Because Carlos Paz is a tourist town, our summers look radically different from the rest of the year. Not only do we suddenly have to contend with a flood of visitors, this is also the busiest time of year for a lot of the people who live here.
For instance, Julio and Cookie. They own a lot with a house in front, and a two-story building in back with an apartment on each floor. They rent out the upstairs apartment to a young couple year-round, and one of their sons lives in the downstairs apartment. But every summer, they move in with that son and rent out their house by the week to tourists. As a retired couple on a very limited income (you'd cringe at how little they receive in retirement benefits), the rent from a summer season makes up probably 80% of their total annual income. Between fielding phone calls from prospective renters and keeping the place clean and tidy, they stay quite busy.
They're not the only people we know who do this. In fact, most of our friends rent either their homes or apartments on their property during the summer.
Others work in the many stores, restaurants and theatres. Our next-door neighbor, Felipe, cooks and serves as a waiter in a restaurant that runs live folk lore programs year round. Off season the restaurant is only open Thursday through Sunday for dinner; during the summer they are open every day for both lunch and dinner. We rarely see Felipe these days, because he's always at work!
With everyone else so occupied with seasonal responsibilities, it means our summer is very different too. In order to spend time with anyone, we have to work around their schedules. Sometimes that means waiting until late at night to get together; people rarely eat dinner until 10 or 11 p.m. in the summer. Or we might get together with them late afternoon, during what we call merienda (a light snack) that falls right after siesta and before everyone goes back to work. Most work from early morning until 1 or 2 p.m., take a siesta and then work from 5 until 9 or 10 p.m. Sometimes we connect on a rare day off.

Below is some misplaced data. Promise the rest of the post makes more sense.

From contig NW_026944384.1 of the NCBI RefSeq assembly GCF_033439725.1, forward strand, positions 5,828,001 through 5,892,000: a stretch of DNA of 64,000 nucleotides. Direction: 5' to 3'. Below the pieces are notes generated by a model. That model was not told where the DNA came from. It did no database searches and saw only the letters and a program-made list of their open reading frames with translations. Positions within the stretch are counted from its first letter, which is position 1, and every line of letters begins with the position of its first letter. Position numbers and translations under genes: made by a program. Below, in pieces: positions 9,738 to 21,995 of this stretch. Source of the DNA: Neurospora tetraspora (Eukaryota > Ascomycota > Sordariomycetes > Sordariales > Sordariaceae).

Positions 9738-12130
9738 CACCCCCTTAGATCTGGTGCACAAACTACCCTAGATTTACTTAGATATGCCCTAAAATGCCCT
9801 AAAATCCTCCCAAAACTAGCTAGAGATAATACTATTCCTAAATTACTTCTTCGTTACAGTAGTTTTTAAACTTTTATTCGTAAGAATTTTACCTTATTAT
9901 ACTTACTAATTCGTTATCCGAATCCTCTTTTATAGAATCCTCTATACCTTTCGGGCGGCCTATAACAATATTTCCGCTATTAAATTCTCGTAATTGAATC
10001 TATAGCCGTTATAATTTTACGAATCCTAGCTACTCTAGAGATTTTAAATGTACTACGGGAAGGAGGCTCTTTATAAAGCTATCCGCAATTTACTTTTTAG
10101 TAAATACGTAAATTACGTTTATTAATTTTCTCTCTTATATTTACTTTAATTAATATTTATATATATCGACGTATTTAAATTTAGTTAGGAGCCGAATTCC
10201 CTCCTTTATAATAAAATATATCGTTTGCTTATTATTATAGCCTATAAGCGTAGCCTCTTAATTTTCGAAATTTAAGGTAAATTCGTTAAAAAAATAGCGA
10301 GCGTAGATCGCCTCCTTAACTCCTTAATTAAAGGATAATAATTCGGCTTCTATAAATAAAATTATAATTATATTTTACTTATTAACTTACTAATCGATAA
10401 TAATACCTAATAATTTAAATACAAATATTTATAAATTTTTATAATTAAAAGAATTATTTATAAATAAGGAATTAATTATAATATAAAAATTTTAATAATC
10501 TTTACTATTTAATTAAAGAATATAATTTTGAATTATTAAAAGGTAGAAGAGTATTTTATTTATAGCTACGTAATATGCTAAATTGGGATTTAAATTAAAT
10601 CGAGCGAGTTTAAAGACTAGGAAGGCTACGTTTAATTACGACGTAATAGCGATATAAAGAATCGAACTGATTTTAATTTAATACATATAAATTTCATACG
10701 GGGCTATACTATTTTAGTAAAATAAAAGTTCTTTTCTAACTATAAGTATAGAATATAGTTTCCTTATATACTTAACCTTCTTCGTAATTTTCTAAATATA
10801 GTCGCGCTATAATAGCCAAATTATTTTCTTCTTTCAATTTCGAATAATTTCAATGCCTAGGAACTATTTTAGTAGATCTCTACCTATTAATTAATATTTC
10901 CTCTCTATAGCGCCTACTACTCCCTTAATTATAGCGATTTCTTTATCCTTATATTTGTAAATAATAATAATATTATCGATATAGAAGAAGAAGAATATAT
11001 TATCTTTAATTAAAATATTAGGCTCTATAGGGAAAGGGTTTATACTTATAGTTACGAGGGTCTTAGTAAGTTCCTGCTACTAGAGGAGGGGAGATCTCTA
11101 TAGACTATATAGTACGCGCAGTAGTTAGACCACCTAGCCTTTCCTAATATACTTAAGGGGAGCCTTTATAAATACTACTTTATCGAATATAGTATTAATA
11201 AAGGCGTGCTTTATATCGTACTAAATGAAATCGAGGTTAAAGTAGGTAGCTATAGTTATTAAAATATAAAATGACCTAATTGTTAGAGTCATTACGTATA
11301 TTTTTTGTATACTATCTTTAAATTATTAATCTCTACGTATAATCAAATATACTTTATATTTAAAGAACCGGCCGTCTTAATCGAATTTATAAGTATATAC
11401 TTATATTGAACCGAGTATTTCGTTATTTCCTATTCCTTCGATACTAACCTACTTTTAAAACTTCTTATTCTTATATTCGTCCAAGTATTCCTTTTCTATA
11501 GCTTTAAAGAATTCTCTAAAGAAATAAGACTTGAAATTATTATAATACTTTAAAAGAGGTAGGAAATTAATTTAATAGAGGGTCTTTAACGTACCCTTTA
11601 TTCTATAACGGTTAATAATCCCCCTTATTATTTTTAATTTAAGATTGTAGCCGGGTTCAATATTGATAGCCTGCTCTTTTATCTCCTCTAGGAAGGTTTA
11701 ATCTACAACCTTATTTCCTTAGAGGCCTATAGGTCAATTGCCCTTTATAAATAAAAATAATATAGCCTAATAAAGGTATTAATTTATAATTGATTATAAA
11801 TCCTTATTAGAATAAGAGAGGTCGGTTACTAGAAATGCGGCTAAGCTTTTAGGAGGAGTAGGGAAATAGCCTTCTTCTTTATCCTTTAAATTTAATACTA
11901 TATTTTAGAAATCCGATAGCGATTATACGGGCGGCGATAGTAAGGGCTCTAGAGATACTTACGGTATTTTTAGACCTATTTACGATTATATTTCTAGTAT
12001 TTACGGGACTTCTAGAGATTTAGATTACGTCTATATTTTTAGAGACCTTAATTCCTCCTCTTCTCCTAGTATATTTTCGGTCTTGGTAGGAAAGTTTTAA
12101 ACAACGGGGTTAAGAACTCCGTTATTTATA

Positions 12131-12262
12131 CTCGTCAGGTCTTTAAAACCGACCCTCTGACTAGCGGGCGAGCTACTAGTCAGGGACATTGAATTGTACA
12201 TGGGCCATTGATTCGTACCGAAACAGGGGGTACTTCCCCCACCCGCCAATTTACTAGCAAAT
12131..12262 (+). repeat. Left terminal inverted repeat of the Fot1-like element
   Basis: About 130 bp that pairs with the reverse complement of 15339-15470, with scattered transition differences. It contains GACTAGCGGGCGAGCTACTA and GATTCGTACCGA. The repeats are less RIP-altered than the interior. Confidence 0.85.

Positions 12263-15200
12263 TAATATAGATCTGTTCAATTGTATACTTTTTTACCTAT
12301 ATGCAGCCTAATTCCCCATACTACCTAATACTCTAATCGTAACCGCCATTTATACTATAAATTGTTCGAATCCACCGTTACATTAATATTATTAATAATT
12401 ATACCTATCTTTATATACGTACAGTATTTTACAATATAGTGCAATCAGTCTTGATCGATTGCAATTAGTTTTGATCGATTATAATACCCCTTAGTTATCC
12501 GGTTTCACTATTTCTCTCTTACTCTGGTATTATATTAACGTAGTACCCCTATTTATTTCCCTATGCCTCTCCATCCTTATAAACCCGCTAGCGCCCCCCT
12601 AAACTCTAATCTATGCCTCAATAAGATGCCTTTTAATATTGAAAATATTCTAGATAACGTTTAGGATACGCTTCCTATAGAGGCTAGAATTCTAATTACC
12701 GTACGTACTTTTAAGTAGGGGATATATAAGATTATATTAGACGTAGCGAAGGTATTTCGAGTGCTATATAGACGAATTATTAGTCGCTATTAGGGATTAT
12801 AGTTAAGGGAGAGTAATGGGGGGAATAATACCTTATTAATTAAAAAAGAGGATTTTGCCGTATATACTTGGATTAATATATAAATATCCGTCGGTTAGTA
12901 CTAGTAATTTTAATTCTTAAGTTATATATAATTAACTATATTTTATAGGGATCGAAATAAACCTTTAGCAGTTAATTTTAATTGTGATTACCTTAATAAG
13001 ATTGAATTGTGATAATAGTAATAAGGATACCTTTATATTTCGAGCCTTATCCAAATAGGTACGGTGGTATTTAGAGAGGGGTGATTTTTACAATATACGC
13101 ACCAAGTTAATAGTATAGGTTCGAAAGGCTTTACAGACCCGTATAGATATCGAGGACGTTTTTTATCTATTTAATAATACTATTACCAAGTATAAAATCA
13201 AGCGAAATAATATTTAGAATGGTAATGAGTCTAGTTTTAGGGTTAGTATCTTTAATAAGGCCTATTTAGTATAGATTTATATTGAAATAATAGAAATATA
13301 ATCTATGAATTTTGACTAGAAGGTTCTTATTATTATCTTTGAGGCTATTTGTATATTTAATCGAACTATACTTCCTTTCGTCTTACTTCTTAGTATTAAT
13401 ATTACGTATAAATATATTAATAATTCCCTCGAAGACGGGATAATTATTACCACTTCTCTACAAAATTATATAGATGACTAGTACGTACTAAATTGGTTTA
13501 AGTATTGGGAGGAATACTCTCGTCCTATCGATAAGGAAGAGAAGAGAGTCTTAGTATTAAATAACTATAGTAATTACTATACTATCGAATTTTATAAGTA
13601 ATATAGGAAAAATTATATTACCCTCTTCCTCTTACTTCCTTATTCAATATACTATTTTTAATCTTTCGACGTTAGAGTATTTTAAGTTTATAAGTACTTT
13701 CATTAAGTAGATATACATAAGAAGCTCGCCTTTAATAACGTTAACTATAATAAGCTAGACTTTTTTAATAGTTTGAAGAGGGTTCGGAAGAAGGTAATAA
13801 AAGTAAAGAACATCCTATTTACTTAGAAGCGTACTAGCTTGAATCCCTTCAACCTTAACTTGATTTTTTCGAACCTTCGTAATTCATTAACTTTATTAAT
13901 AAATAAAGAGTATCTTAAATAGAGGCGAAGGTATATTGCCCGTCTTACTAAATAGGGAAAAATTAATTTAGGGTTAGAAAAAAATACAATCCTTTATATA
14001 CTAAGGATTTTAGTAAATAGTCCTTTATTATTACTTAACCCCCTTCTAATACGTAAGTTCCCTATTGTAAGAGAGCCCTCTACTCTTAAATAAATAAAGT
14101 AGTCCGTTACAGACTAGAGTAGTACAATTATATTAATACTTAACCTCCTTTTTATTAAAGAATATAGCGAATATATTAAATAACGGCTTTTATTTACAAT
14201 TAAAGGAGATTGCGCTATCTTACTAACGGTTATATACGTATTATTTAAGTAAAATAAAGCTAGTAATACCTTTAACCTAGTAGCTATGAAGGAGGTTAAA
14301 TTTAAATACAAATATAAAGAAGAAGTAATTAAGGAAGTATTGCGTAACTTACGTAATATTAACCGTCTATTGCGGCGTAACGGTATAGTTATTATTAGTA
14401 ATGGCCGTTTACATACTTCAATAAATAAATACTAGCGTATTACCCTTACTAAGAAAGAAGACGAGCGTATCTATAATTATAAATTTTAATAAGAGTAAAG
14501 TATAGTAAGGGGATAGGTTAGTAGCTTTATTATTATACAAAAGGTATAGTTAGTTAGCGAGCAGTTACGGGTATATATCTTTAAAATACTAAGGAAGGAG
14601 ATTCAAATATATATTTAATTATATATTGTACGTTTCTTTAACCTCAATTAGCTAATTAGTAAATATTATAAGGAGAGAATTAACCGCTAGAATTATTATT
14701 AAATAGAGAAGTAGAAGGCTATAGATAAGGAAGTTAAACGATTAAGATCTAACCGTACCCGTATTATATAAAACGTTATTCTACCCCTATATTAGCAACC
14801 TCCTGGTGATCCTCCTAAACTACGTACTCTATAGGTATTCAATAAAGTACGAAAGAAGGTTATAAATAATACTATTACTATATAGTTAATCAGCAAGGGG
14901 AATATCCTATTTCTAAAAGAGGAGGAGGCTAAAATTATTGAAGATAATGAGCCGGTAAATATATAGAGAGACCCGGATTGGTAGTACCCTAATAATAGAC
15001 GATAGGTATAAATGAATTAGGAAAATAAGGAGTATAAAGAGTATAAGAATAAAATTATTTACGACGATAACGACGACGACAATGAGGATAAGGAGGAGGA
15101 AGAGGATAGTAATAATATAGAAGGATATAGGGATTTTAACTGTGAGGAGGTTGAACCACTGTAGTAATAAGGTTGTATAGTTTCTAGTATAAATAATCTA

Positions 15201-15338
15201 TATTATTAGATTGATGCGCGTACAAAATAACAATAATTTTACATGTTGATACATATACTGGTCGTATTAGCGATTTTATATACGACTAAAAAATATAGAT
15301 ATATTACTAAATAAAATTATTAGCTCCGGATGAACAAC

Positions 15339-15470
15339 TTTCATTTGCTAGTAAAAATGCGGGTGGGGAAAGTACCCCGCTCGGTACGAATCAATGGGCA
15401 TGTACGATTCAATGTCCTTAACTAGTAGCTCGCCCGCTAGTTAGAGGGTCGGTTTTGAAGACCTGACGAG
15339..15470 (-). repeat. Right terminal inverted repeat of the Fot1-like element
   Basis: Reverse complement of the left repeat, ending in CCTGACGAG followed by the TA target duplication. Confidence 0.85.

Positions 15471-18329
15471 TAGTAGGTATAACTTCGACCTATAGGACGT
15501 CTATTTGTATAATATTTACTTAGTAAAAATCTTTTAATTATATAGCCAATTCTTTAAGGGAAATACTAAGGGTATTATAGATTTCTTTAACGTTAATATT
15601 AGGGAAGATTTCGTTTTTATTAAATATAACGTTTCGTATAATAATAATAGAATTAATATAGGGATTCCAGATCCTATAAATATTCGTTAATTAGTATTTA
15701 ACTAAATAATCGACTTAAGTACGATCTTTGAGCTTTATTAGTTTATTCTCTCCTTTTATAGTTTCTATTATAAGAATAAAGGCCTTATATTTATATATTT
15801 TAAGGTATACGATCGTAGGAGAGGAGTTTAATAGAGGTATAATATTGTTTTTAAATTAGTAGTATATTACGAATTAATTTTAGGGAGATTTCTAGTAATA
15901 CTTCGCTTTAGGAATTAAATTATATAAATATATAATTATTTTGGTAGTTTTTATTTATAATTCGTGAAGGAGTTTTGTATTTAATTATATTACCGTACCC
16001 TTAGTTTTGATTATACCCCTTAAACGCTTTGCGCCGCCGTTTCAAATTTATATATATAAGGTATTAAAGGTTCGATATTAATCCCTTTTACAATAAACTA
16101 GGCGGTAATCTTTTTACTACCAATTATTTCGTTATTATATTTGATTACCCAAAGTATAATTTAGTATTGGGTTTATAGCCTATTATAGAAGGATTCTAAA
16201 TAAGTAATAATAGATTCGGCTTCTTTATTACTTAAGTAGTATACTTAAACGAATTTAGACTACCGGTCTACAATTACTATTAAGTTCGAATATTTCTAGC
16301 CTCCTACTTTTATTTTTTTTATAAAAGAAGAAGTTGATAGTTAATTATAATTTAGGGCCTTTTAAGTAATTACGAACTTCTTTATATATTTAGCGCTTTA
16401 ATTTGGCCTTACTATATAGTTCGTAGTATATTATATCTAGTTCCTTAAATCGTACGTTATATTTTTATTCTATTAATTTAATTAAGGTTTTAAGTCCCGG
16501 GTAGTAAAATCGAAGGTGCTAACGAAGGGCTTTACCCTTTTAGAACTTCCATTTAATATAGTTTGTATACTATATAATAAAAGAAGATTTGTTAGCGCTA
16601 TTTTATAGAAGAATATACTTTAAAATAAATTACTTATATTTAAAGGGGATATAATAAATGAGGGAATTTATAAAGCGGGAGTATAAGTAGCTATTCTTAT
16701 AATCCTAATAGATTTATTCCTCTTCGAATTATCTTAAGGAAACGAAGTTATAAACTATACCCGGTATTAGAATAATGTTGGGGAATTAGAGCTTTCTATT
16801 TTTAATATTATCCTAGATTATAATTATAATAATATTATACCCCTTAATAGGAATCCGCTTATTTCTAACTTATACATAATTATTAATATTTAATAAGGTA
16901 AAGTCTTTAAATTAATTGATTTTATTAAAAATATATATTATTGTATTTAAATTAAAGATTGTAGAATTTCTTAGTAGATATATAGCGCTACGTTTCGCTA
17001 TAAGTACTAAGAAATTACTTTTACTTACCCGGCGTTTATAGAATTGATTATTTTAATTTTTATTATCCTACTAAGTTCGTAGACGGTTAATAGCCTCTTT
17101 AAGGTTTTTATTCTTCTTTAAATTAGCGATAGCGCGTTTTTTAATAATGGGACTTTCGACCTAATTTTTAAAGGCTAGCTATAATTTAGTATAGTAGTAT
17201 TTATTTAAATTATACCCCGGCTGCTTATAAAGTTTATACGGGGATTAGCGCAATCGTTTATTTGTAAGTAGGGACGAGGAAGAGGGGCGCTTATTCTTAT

There's definitely a different rhythm to summers in Carlos Paz.
Traffic compounds the problem. The infrastructure really wasn't built to handle the flood of tourists we're now getting, so traveling across town becomes a challenge. Thankfully we've learned how to use the side and back streets to get around, but gridlock is still an issue whenever you have to cross a main road. You quickly learn to avoid main roads whenever possible during January and February!
I've given directions often enough to people looking for a certain street, that I now have it almost memorized. I've mentioned before that the city put in a new costanera that runs right along the river and ends at our street. Out-of-towners come tooling along and suddenly the road ends, so they stop and ask how to get to Gigantes Street (where there's a bridge to the other side of the river, and a popular beach area). There are quite a few twists and turns to get there, and I'm never sure if my directions are fully understood, but no one has ended up back here, so either they found Gigantes -- or someone else to ask for better directions.
January is the worst month, since government offices close to give their employees a vacation, and a lot of factories and businesses shut down as well. On our way to church Sunday, February 3, we noticed a significant decrease in the amount of people out and about, compared to Sunday mornings all through January. February is still a busy tourist month here, but not nearly as bad as January. And honestly, the season doesn't end when school starts the end of February. Lots of young singles and retired folks wait until then to take their vacation, so we see plenty of action around town in March too.
I'm just glad this is a seasonal issue, and not one we have to deal with year-round. We always breathe a sigh of relief when summer is over and things get back to 'normal'.